Guns and Mental Illness

As I stated in yesterday’s post, after a mass shooting, there are always people who say that guns aren’t the problem, mental illness is the problem.  This bothers me because it is just a smokescreen used to prevent any real discussion of the real issues.  But it also bothers me for deeper reasons.
Very generally, it bothers me that we distinguish between health, mental health, dentistry and optometry.  I can’t see any good reason why a broken leg and cancer are medical problems, but a toothache, blindness and schizophrenia are different and handled by separate fields and might or might not be covered by insurance.  They are all health problems and should be treated as such.
Mental health in particular is not only treated differently by doctors and insurance companies, it is perceived differently by the general public.  As a result, when people talk about mental illness as a cause of gun violence, they are really talking about a caricature of a person with a mental health issue rather than the reality of people with mental health issues.
Most of us, at some point in our lives, suffer from a mental illness.  This is just like the fact that most of us, at some point in our lives, suffer from a physical illness.  All it really means is that, just like from time to time our bodies don’t function quite like they should, from time to time our minds don’t function quite like they should.  In both cases, it is usually not serious, there is no need to see a doctor.  With a bit of down time, we make a full recovery.  And, in both cases, there are times when it is serious and requires medical intervention.  And, again in both cases, there are in between cases.  These are cases where we would recover without a doctor’s help, but it would take longer with more suffering.  So, hopefully we have access to a doctor in the in between cases so we don’t suffer needlessly.
This really does matter when talking about mass shootings.  Blaming them on mental illness does several things.  First, it helps stigmatize mental illness.  That, in turn, can make people who need help avoid talking to their doctors.  Second, it vilifies something that is quite common, if not ubiquitous.  Mental illness is a huge blanket category.  It’s so big that it isn’t helpful as a descriptive cause of anything.  Third, it makes us both paranoid and amateur psychiatrists.  We’ve probably all known someone who has openly speculated about an acquaintance being a murderer just because that acquaintance is a little odd.  Even in jest, that kind of speculation isn’t good for anyone.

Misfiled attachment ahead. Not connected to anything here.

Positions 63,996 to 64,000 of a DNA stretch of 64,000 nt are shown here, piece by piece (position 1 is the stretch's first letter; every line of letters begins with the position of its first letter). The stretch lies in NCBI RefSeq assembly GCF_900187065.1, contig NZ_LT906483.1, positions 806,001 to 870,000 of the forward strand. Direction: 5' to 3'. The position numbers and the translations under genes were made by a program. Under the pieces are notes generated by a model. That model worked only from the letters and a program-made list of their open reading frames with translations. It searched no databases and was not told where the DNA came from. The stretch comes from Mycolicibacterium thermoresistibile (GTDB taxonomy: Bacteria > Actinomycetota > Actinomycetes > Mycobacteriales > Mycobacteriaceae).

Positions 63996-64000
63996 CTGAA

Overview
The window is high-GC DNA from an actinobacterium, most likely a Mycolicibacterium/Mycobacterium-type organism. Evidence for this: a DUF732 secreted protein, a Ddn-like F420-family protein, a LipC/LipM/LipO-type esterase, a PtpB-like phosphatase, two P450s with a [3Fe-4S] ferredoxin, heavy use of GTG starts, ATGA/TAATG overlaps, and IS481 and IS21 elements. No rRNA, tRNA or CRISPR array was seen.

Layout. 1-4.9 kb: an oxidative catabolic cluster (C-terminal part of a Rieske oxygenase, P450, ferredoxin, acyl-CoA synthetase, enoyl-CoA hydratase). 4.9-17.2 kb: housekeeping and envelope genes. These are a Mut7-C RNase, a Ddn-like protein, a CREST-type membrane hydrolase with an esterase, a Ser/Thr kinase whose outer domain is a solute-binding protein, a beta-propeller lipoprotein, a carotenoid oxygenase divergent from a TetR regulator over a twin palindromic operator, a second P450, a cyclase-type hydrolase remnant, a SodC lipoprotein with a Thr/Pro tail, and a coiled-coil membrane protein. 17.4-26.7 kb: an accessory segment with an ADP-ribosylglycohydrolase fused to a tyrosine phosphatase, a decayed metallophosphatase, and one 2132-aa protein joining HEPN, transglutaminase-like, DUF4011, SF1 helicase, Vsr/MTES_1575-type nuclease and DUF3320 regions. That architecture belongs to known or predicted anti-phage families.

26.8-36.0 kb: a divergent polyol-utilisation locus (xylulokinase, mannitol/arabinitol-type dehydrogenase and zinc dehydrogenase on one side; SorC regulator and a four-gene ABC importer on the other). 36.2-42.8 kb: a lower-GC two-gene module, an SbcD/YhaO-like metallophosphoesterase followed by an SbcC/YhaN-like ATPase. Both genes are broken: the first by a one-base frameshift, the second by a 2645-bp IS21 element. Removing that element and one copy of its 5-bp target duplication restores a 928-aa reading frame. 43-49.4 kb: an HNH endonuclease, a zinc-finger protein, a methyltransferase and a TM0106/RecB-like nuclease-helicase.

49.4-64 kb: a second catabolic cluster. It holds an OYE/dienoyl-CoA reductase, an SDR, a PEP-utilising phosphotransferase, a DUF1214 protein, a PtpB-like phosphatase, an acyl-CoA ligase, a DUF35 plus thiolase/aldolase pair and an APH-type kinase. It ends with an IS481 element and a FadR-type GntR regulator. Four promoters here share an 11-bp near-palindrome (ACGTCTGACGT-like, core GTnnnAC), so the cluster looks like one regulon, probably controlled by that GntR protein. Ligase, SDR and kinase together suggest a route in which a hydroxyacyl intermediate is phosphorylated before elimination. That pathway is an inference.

The worst thing, though, about this talk of mental illness in relation to guns is that it tries to create a separate class of people, a class who is not equal under the law.  In the US, we are famously innocent until proven guilty.  This is one of the things that Americans are most proud of.  We talk about it all the time.  It’s part of what we think makes America great.  It pretty obviously follows from this idea that we are innocent before any crime has been committed.  But, people would have us make sure that guns are kept out of the hands of the mentally ill.  Aside from the practical problem that almost all of us are mentally ill at some point, this viewpoint is saying that peaceful, non-threatening, law abiding citizens should be kept from exercising a Constitutional right* because they have an illness.  What’s next?  People with glaucoma can be forced to incriminate themselves?  Paraplegics aren’t allowed to peaceably assemble?  This is scapegoating at its worst and decidedly un-American.
Please keep this in mind the next time someone tries to confuse the debate about guns with a debate over mental health.  There are myriad problems with our healthcare system, including the way we treat mental illness.  I would love to seem them fixed.  But, they have nothing to do with guns or mass shootings.


*I really wish that gun ownership was not a Constitutional right, but it is.  Unfortunately, that’s what the Supreme Court has done to us with their idiotic interpretation of the 2nd Amendment.  If we lived in a sane country, one where guns ownership wasn’t a protected right, then we could easily prevent people with certain mental illnesses from owning guns.  It would be just like preventing the blind from driving cars.  If we ever get to that world, I’d be happy to discuss which mental illnesses would disqualify a person for gun ownership (it wouldn’t be many).  Until then, the only thing that can prevent a person from exercising a Constitutional right is being convicted of a fairly serious crime.

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5 Comments to "Guns and Mental Illness"

  1. October 4, 2015 - 4:31 am | Permalink

    Just curious – which specific mental illnesses would/should disqualify someone from gun ownership?
    Additionally, since almost 7% of the U.S. suffers from dysthymia and many more have experienced some level of depression, do you think that a logical argument against supporters of the Second Amendment could be formed from the ubiquity of mental illness? Or does that go into an even muddier area of morality in this already messy controversy?

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